Secured mortgage borrowing declined significantly in Q3, according to the Bank of England’s Credit Conditions Survey, although the availability of products remained unchanged.
Lenders responding to the survey reported a ‘significant fall in households’ demand for secured credit for house purchase in Q3’, with a decrease of more than 40 per cent on the previous quarter.
Both prime and buy-to-let lending were said to have contributed to the fall, with the decline in BTL demand the highest level seen in the survey since Q2 2007.
Lenders attributed some of the fall in demand to the EU referendum, according to the report, with customers deferring purchases in the weeks before and immediately after the referendum. Speculation on future reductions in bank rate was also cited as a factor that may have contributed to temporarily weaker demand, as borrowers wait to see if mortgage rates fell further.
However, lenders said they expect demand to rebound somewhat in Q4.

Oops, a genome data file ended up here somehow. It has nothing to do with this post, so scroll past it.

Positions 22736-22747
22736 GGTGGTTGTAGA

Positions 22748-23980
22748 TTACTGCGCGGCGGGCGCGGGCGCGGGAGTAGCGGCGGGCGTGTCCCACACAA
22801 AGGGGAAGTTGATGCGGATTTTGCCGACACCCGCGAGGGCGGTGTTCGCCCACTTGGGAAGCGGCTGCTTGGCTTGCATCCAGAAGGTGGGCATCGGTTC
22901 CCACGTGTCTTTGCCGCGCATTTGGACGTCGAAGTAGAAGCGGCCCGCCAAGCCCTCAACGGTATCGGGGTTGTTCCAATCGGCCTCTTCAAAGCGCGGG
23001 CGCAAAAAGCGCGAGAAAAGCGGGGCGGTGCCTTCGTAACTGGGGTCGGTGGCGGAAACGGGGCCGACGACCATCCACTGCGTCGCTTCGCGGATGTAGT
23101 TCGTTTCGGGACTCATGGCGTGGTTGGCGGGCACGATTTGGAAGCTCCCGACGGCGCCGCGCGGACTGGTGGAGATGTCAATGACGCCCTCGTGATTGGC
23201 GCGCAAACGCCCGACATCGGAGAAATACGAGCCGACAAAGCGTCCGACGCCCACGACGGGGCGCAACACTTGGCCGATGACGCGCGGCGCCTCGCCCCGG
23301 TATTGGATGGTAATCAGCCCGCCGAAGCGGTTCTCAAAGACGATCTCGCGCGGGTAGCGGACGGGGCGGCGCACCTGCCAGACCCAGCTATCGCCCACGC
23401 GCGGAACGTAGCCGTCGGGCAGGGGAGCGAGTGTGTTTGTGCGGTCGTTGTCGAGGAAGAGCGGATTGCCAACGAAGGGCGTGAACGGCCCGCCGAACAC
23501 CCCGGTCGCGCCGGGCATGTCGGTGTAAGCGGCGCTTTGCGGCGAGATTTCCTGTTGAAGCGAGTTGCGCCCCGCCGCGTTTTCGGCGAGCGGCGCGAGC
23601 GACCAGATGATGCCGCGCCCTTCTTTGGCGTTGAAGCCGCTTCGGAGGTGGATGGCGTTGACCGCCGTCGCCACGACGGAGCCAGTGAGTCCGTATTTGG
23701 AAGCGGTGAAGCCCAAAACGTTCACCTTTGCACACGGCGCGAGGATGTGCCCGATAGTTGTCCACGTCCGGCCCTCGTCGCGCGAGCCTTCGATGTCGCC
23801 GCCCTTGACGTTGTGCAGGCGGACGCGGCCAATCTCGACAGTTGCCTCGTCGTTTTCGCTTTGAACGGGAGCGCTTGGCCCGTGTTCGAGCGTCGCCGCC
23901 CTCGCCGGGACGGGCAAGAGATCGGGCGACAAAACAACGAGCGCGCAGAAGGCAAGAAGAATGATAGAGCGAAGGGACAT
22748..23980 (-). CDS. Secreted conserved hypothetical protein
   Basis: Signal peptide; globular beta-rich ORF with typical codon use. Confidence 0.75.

Bluestone Mortgages managing director Matt Andrews says the results are “unsurprising”.
“The lack of availability of affordable loans to creditworthy borrowers is a concern – there are still far too many people being locked out of homeownership by the high street lenders,” he says.
“The ‘typical’ borrower is changing, and the market needs to reflect that in its approach to lending criteria. A balance needs to be struck between accelerating the mortgage decision process using technology and intelligent, human underwriting to ensure the customer’s needs are taken into account and that lending decisions are made on a case-by-case basis.”